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  • All fields: Intellectual
(52 results)



Display: 20

    • Page 16

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    • 10 In the math classroom, the student with a specific learning disability in reading may have little difficulty with calculation fluency but is likely to struggle with problems relying on reading comprehension, such as story problems (Jordan,...
    • Page 15

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    • 11 on physical education may result in small gains in academic achievement and Grade Point Average. Observations show a positive connection between academic performance and physical activity, but not physical fitness. This meaning that a child’s phys...
    • Page 14

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    • 11 Service learning helps promote both intellectual and civic engagement by linking the work students do in the classroom to real-world problems and real-world needs. Without compromising academic rigor or discipline-specific objectives, service...
    • Page 16

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    • 13 successfully have a significantly higher community participation rate at cultural, intellectual, athletic, and artistic events (Steinkamp, 1998, 34-59). Additionally, town-gown studies suggest that community members who have benefited from a...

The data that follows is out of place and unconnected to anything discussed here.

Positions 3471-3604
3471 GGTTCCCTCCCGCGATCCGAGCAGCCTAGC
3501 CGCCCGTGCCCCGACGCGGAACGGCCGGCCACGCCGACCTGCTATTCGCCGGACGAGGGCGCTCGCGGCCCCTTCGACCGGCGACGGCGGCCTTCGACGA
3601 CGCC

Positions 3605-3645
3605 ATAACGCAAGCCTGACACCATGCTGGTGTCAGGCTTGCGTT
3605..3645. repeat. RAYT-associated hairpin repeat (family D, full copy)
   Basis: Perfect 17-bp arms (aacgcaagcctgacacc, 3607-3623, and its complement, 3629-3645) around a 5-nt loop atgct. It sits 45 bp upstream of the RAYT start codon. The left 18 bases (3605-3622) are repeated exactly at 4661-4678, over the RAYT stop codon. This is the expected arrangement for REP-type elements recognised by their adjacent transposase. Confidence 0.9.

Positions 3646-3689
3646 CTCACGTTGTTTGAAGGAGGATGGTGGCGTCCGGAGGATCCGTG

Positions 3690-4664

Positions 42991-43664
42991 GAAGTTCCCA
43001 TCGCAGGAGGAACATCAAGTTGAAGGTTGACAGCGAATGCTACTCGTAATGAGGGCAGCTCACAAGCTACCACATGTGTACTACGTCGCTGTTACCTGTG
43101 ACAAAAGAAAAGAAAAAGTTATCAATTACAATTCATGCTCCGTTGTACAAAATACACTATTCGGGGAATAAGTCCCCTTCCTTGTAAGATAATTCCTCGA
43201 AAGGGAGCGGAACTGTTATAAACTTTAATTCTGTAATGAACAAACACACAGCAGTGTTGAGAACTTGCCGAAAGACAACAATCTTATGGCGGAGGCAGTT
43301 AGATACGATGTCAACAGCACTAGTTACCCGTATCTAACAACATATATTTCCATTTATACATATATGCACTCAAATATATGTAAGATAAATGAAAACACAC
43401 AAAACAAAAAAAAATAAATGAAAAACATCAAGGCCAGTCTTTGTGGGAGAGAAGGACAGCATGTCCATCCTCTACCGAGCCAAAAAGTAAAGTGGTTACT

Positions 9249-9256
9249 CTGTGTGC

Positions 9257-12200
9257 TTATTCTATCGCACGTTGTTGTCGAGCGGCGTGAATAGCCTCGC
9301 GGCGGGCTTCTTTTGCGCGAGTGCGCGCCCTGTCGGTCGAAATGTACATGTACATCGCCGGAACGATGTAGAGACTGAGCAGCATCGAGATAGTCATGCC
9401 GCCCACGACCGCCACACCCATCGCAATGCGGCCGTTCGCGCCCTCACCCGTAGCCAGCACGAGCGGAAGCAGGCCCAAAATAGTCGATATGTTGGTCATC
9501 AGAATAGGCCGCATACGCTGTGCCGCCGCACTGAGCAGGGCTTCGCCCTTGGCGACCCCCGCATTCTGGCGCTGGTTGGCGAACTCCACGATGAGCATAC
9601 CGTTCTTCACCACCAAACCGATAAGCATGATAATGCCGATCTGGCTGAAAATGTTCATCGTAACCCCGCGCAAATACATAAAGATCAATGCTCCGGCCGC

• Page 18

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    • 14 The intellectual challenge posed by the gap involves isolating its root cause. Lack of knowledge of the lower frequency academic words encountered in school texts, which in turn impedes the natural process of learning new word meanings...
    • Page 18

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    • 15 According to Kassop (2003), the question of the role of the teacher is simplified in online discussion boards, and students are able to learn and teach the content for themselves. Furthermore, Jewell (2005) found that “students are more willing...
    • Page 20

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    • 18 negative, that child’s awareness of contingencies affecting their own behavior is increased (Appolloni, Cooke & Strain, 1976). In some instances, student removal from the classroom and placement in a less stimulating environment such as a...
    • 1902, page 20

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    • 20 SOUTHERN BRANCH a few carefully selected groups of facts taking the place of the more vague and general consideration of the great mass of history. 3 hours per week throughout the year. History of Education.-Lectures, discussions,...
    • 1912, page 22

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    • 22 Copies of the city charter and plan of government have been requested by the management of many educational institutions and many teachers. Chapel. One chapel period a week is conducted by students. Tho no theological creeds can be...
    • Page 30